It could not be put more clearly than this that Muslims are not true to their religion, if they do not abstain from evil. If they persist in bad deeds, they cannot in any way be proud of their religion. It is the actual deed which matters in the eye of Allah, though, of course, the right belief is necessary in order to be able to distinguish the right from the wrong. The Quran lays down certain principles- any one who follows them shall have his reward. The standard of absolute good is the same; there is such a thing as abstract good, and in this world of cause and effect good deeds will produce the same good results for everyone. In the hereafter, as well, every right action will produce the necessary amount of peace to the soul. Thus a Muslim has no authority to think that he will not be questioned about his deeds because he believes in Islam. The Prophet (, peace and blessings of Allah be upon him) said,
“Even if the mountain transgresses the right, it shall be broken into dust.” (Ibni Abbas: Adabul Mufrad)
Thus a Muslim cannot be obsessed with the idea that the very fact of his calling himself a Muslim will make him the favorite of Allah, and therefore he will be the last man to look down upon others as outcasts in the Kingdom of Allah, because they, as well, can do good deeds and have their rewards.
Of course, Islam recognizes certain deadly sins- sins whose magnitude is so great that their evil consequences outweigh the little good one is able to do in life and which pollute the very soul of a man from which all good actions spring. How often do we see this phenomenon in material life! All the antidotes in the world may not save the life of a man who has taken a heavy dose of some deadly poison. If a rock falls upon a man, he can not save himself by lifting his arm. But this consideration cannot lead a Muslim to intolerance, for he is as liable to fall into this deadly abyss of irredeemable sin ever yawning at his feet as the most miserable sinner who has never seen the light. He knows how frail humanity is; he can not have the heart to throw stones at those who are groping in the darkness. The example of the Prophet (, peace and blessings of Allah be upon him) (, peace and blessings of Allah be upon him) would give sufficient guidance; for did not the master weep and pray for the blind men who persecuted him instead of cursing them? Did he not, time after time, excuse the inordinateness of his deadliest enemies?
Another reason for intolerance is that people do not realize that every soul has to bear its own burden, and, therefore, in all fairness, it should be allowed to choose its own way. This has been made clear in the Quran, and there are so many verses to this effect that one could go on quoting them in this book without saying anything else. The following are some of them:
“And no soul earns (evil) but against itself, and no bearer of burden shall bear the burden of another; then to your Lord is your return, so He will inform you of that in which you differed.” (VI: 165)
“That no bearer of burden shall bear the burden of another; and that man shall have nothing but what he strives for; and that his striving shall soon be seen, then shall he be rewarded for it with the fullest reward; and that to your Lord is the goal.” (LIII: 38-42)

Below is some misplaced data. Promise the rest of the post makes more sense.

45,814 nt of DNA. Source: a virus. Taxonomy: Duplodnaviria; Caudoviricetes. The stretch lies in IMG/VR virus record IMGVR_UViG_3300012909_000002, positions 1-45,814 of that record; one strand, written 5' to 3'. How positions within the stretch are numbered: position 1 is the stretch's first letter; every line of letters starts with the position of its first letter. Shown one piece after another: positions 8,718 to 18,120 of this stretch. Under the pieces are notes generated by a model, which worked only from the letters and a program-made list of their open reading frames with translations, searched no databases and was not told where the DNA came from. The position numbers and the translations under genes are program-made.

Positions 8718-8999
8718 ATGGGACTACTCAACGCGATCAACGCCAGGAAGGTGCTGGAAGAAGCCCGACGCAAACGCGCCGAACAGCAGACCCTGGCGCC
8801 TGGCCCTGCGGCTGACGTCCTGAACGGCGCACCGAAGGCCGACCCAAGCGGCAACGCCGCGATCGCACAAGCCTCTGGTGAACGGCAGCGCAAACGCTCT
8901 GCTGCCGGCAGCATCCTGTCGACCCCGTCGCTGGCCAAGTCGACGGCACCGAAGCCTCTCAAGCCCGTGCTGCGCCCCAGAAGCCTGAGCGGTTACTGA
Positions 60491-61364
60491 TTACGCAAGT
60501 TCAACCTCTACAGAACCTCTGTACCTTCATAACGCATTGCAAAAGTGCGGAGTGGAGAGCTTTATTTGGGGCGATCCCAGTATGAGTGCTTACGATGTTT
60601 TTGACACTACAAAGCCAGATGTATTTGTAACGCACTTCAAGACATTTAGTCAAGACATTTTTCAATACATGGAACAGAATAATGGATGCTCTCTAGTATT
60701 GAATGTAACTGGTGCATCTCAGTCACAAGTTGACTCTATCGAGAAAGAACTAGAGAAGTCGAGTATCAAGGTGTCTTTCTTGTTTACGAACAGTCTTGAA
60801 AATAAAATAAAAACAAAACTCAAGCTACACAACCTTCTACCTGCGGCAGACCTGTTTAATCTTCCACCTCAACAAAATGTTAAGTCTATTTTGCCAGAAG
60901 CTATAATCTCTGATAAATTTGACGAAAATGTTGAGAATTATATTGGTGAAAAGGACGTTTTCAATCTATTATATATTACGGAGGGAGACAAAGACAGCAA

“Whoever goes aright, for his own soul does he go aright, and whoever goes astray, to his detriment only does he go astray, nor can the bearer of a burden bear the burden of another, nor do we chastise till we raise an apostle.” (XVII: 15)
“And we have made every man’s actions to cling to his neck.” (XVII: 13)
“Say: You will not be questioned as to what we are guilty of, nor shall we be questioned as to what you do. Say: Our Lord will gather us together, then will He judge between us with truth, and He is the greatest Judge, the All-Knowing.” (XXXIV: 25, 26)
“And a burdened soul cannot bear the burden of another; and if one weighed down by burden should cry for (another to carry) its burden, not ought of it shall be carried, even though he be near of kin.” (XXXV: 18)
“And whoever purifies himself, he purifies himself only for his own soul.” (XXXV: 18)
“And no bearer of burden shall bear the burden of another; then to your Lord is your return, then He will inform you of what you did; surely He is cognizant of what is in the breasts.” (XXXIX: 7)
“So whoever follows the right way, it is for his own soul and whoever errs, he errs only to his detriment; and you are not a custodian over them.” (XXXIX: 41)
“Whoever does good, it is for his own soul, and whoever does evil, it is against it; and your Lord is not in the least unjust to his servants.” (XLI: 46)
“Whoever does good, it is for his own soul, and whoever does evil, it is against himself, then you shall be brought back to your Lord.” (XLV: 15)
The following verses in which the Prophet (, peace and blessings of Allah be upon him) has been addressed, make my meaning even more clear:
“And the blind and the seeing are not alike,
“Nor the darkness and the light,
“Nor the shade and the heat,
“Neither are the living and the dead alike.
“Surely Allah makes whom He pleases to hear, and you cannot make those hear who are in the graves.
“You are naught but a warner.
“Surely We have sent you with the truth as a bearer of good news and a warner; and there is not a people but a warner has gone among them.” (XXXV: 19-24)
These verses fully express the views of the Quran on the subject of toleration. The right and the wrong ways cannot be alike, but where there is blind attachment to some fallacious and outworn creed and method of life, no preaching can do any good. Yet the preacher should not be impatient or grow intolerant, for a warner’s duty is but to preach. They who follow him should not be puffed up with pride at the idea that they are the seeing, the dwellers in the sunshine of Truth, the living who are not dead in spirit. They will get what they are earning; perhaps spiritual awakening is its own reward. But they must not come to consider themselves a chosen people, for where has there been a nation which has not been given, at one time or another, the truth from its Lord?